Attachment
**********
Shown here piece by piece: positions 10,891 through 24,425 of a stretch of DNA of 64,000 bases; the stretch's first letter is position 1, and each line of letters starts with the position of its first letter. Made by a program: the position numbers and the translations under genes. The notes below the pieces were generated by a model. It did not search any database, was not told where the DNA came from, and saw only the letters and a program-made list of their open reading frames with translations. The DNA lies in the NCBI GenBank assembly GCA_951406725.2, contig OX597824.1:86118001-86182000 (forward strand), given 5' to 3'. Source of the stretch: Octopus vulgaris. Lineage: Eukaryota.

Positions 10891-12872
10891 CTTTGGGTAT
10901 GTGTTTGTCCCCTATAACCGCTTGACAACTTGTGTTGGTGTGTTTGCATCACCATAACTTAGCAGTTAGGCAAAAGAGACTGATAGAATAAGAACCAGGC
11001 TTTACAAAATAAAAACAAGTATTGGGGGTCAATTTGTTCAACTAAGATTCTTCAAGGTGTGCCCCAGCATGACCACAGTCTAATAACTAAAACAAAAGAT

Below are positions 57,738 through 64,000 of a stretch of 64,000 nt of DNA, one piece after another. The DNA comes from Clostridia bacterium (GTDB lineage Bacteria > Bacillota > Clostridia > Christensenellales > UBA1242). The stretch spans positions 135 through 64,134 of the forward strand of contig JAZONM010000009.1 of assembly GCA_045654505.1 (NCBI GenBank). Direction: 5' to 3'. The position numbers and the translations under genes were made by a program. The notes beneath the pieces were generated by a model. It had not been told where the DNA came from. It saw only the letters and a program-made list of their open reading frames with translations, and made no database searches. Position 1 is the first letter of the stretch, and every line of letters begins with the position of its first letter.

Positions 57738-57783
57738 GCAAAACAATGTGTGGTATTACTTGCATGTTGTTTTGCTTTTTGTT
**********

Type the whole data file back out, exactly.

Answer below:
Shown here piece by piece: positions 10,891 through 24,425 of a stretch of DNA of 64,000 bases; the stretch's first letter is position 1, and each line of letters starts with the position of its first letter. Made by a program: the position numbers and the translations under genes. The notes below the pieces were generated by a model. It did not search any database, was not told where the DNA came from, and saw only the letters and a program-made list of their open reading frames with translations. The DNA lies in the NCBI GenBank assembly GCA_951406725.2, contig OX597824.1:86118001-86182000 (forward strand), given 5' to 3'. Source of the stretch: Octopus vulgaris. Lineage: Eukaryota.

Positions 10891-12872
10891 CTTTGGGTAT
10901 GTGTTTGTCCCCTATAACCGCTTGACAACTTGTGTTGGTGTGTTTGCATCACCATAACTTAGCAGTTAGGCAAAAGAGACTGATAGAATAAGAACCAGGC
11001 TTTACAAAATAAAAACAAGTATTGGGGGTCAATTTGTTCAACTAAGATTCTTCAAGGTGTGCCCCAGCATGACCACAGTCTAATAACTAAAACAAAAGAT

Below are positions 57,738 through 64,000 of a stretch of 64,000 nt of DNA, one piece after another. The DNA comes from Clostridia bacterium (GTDB lineage Bacteria > Bacillota > Clostridia > Christensenellales > UBA1242). The stretch spans positions 135 through 64,134 of the forward strand of contig JAZONM010000009.1 of assembly GCA_045654505.1 (NCBI GenBank). Direction: 5' to 3'. The position numbers and the translations under genes were made by a program. The notes beneath the pieces were generated by a model. It had not been told where the DNA came from. It saw only the letters and a program-made list of their open reading frames with translations, and made no database searches. Position 1 is the first letter of the stretch, and every line of letters begins with the position of its first letter.

Positions 57738-57783
57738 GCAAAACAATGTGTGGTATTACTTGCATGTTGTTTTGCTTTTTGTT